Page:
Deante Burton and Matt Seiwert got to know each other this summer as college freshmen. The Kansas State football players were on campus throughout June and July, taking classes and working out with their new teammates for the first time.
Saturday’s Kansas Shrine Bowl will be their last tie to high school football.
One might think the time they spent with established college players would give Burton, a receiver from Manhattan, and Seiwert, a defensive tackle from Conway Springs, an upper hand against high school competition. They certainly hope that is the case.
“I came in here in pretty good shape with all the running we did at Kansas State, but there’s not that much of a talent drop,” Burton said. “I’m here playing with the best athletes in Kansas. There is more speed at K-State practices, that’s the biggest difference. But these guys are very fast, very strong and very physical.”
For Seiwert, the game is more than a chance to showcase his skills one last time before permanently moving on to the college level.
“Playing with them is an honor,” he said. “This is a great way to end my high school career.”
Unlike Burton, he will not be practicing or playing with the Wildcats in the fall. He will sit out the semester while paying his own way, then rejoin the team in the spring and receive a scholarship. After playing inside linebacker for most of his high school career, the 6-foot-2, 250-pounder likes the idea of waiting to play his first college game until he is physically ready to compete for playing time on K-State’s defensive line.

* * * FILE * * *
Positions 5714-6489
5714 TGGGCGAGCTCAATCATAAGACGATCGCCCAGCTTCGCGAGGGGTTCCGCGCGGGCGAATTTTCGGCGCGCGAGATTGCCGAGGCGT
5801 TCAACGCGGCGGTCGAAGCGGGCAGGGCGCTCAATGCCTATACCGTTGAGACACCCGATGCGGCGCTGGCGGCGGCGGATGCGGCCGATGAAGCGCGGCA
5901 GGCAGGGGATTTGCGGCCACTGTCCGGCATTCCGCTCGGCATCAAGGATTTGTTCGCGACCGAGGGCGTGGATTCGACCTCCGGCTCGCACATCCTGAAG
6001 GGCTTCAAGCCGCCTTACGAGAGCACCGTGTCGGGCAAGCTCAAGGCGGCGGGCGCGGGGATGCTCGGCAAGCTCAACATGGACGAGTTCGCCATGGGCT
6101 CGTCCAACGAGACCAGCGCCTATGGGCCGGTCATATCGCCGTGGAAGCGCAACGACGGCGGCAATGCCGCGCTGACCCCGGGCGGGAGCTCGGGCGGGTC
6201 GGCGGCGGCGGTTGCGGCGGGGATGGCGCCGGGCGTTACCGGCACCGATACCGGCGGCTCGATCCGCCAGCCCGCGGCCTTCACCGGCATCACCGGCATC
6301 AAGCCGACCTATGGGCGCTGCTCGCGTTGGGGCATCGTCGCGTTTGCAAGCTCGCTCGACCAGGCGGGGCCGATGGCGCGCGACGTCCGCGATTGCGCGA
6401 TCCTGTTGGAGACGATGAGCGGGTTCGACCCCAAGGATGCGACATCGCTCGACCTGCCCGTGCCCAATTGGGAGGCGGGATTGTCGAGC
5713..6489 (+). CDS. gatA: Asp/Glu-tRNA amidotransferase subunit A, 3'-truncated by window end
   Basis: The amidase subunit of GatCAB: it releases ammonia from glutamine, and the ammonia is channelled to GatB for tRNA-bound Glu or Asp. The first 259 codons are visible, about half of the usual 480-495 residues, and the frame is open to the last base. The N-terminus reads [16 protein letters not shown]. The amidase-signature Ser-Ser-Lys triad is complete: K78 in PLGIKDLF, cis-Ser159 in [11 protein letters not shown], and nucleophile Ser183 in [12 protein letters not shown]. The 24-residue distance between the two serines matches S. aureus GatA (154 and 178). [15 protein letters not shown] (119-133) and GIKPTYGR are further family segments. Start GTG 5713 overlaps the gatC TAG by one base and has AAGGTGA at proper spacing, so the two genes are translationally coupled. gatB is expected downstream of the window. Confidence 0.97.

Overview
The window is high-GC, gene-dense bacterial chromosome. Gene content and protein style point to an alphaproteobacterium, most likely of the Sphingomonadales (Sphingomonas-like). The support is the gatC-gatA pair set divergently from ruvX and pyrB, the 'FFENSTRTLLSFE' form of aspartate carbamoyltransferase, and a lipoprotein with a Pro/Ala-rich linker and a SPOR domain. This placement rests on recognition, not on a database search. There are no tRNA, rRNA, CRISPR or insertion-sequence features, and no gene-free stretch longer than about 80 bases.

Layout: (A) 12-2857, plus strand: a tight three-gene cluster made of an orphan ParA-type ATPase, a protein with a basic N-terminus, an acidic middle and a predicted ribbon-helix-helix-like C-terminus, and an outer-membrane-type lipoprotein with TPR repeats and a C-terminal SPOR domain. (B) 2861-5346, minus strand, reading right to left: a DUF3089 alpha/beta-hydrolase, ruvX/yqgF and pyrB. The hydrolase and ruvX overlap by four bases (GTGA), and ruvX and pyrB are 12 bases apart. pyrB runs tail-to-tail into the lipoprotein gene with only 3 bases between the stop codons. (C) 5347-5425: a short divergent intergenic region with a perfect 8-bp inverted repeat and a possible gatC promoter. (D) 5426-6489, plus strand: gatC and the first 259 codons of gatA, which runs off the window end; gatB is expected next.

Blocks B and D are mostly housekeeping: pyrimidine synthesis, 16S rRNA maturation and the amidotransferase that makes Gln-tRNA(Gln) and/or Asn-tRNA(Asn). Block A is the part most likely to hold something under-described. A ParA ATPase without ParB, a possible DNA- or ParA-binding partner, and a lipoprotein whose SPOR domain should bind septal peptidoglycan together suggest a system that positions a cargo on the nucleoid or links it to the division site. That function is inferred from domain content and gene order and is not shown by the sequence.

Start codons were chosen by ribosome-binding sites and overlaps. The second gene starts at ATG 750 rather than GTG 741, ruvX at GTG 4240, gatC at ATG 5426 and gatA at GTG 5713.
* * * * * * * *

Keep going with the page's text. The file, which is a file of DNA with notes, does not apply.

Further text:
Still, this is his last chance to play in a live game for a while.
“It was kind of hard at the beginning, going from linebacker to the defensive line, but our team didn’t have much size and it was what our team needed,” Seiwert said. “I was willing to do whatever. I will play at defensive tackle (today), but then I need to put on some weight. It will be nice to sit back a semester, lift weights and put on muscle mass.”
Burton is hoping to catch passes and use the Shrine Bowl as a springboard into preseason practices.
Though he joins a K-State receiving corps that has both talent and depth, he is hoping to contribute early. He got to know veteran receivers Chris Harper and Tramaine Thompson well the last two months and looks up to the success Tyler Lockett had as a freshman last season.
He thinks he fits in well with that group, but now he needs to prove himself.
“The wide receivers are a wild group, but they work very hard,” Burton said. “They are good people, they are fun and we get along really well. When you go through workouts with them, you start to value that work ethic and what it means to the team. I just want to use what they taught me on the field.”
For now, Burton and Seiwert are trying to impress on the high school gridiron one last time. After that, their minds can wander back to college football, where they are expecting big things this season.
“With everyone returning and the work ethic I have seen everyone put in over the summer, I don’t see why we can’t win it all and win those big games like when we go to Oklahoma,” Burton said. “I don’t see any reason why we can’t win the national championship this year.”